So this run is good for him. Let him learn the ins and outs of national campaigning, and let him build up that all-important name-recognition. He's one of the few national figures in the Democratic party who's young enough to still be in his political prime in 2012 if another Democrat wins the Presidency next year. On the other hand, if the gods throw tomatoes at us and Bush wins next year, then Edwards will be ready to roll in 2008. Either way, this is a practice run for him.

Dick Gephardt- Can't win. Unions like him, he has a lot of legislative experience, blah blah blah. So did Hubert Humphrey and Walter Mondale, and those two got beaten like the family mule.

The fact is, any Democrat smart enough to know who he is is also smart enough to know that he was the top Democrat in the House during a time when the Republicans ruled the House with an iron fist. Dick couldn’t keep the GOP from growing in power in the 90's (save for that little hiccup in '98 when the country decided it hated Newt), and everyone knows it. More than that, he presided over the 2002 midterms which, in terms of the House, were quite a drubbing for the Democrats. And no matter what The Note says, he still gives off a faint whiff of Loser from that election.

Yes, he has a nifty health plan, yes he is raising some good money, yes he has good support in midwestern blue states like Michigan, Wisconsin and Illinois.

Doesn't matter. He has too much baggage, too little personality, and the unions simply can't get out the vote like they used to. God help us if he wins the nomination.

Bob Graham- Who?

Al Sharpton- Can't win without help from extra-terrestrials, and only then if they have death rays and are willing to use them.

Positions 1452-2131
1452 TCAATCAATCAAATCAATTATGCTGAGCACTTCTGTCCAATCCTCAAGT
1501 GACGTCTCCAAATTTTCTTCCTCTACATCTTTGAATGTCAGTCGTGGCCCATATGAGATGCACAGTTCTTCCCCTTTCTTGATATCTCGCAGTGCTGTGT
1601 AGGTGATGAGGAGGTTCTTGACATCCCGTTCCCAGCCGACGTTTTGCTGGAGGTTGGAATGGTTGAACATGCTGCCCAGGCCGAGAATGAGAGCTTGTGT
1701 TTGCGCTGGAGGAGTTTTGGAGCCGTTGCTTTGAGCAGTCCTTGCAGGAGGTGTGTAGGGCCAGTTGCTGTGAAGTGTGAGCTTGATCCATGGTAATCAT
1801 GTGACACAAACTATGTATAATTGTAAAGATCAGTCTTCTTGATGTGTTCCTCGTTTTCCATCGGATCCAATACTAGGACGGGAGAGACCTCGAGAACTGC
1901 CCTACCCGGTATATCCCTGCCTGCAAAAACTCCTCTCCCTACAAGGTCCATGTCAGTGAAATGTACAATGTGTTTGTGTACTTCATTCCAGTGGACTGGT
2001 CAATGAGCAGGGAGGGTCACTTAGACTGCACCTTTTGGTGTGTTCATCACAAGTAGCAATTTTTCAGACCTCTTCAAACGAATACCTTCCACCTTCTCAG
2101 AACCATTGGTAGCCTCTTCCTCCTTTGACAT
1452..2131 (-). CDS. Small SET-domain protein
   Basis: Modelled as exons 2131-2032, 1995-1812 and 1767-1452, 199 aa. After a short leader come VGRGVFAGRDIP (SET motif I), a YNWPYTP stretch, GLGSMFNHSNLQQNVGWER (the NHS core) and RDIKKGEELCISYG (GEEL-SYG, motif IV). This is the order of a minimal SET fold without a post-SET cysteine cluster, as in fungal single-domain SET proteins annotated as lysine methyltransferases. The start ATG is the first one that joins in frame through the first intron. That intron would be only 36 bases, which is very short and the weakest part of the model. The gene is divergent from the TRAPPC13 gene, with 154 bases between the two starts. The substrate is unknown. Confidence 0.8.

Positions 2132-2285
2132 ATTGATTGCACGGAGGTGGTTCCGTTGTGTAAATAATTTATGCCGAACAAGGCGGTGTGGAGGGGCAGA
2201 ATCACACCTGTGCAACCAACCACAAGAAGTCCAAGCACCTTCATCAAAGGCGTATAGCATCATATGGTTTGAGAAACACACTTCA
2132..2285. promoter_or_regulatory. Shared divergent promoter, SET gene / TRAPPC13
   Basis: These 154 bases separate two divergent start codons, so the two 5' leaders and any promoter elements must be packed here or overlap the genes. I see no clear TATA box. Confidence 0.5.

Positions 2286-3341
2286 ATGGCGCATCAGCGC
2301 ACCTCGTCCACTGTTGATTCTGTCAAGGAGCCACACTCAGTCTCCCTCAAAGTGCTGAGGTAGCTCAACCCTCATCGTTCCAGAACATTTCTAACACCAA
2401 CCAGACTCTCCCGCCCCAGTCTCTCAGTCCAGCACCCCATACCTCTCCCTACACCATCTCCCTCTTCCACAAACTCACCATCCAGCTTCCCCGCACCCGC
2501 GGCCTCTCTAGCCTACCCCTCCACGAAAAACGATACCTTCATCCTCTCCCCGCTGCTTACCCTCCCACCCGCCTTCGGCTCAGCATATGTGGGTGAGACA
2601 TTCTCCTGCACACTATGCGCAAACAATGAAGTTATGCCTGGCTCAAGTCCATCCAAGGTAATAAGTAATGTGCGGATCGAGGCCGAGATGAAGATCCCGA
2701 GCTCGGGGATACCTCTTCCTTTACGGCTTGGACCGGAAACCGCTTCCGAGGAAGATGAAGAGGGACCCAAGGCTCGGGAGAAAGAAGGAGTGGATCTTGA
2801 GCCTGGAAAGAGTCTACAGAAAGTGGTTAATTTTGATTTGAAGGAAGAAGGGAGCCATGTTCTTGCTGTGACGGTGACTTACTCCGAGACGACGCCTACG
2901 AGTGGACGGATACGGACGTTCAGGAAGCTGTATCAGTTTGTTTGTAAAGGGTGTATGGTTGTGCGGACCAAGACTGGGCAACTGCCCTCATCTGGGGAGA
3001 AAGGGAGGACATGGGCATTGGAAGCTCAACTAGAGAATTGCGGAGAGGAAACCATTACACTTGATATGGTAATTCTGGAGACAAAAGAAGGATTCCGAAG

But so what? Al certainly talks a good game, and my initial fears of the Republicans accusing the Democrats of racism for discounting him as a contender in the primaries have mostly faded away.

He's an entertaining guy, and from what I've seen and read of his speeches, he manages to make interesting some of the larger messages the Democrats have been trying to push (the Kool-Aide line about Bush’s tax cuts was classic). He is able to phrase things in a funny, memorable, sound-bite way, a skill that seems to be sorely lacking among Democrats.

He will never be President, but I say let him bash Bush to his heart's content. A few funny lines, if picked up by the media, can be devastating, and if they come from Al, the nominee can avoid any blowback that might result from negative reaction to what he says.

Al can be our wrecking ball.

Carol Mosley-Braun- Can't win. She's simply too marginal a figure. Honestly, I don't know what possessed her to declare, unless perhaps she is trying to score some points and raise her profile for another run down the road.

Dennis Kucinich- Can't win. I'm going to get flack for this, but someone needs to state the obvious.

He's too damn funny looking to win.

Again, it's a stupid, juvenile thing to say, but it's true. Compared to someone of Bush's good looks and vitality, Kucinich doesn't stand a chance.

Even if he was the most brilliant candidate imaginable, with a platform that could win over the entire country, he would still lose. For good or ill, television is a critical component of any modern campaign, and Dennis does not look good under the lights. You think they made fun of Dukakis for looking a little strange? You ain't seen nothing.


Having gone through all that, I'll talk about Howard Dean and Wesley Clark, and why I believe they could be a winning combination in my next post after I get home from class tonight.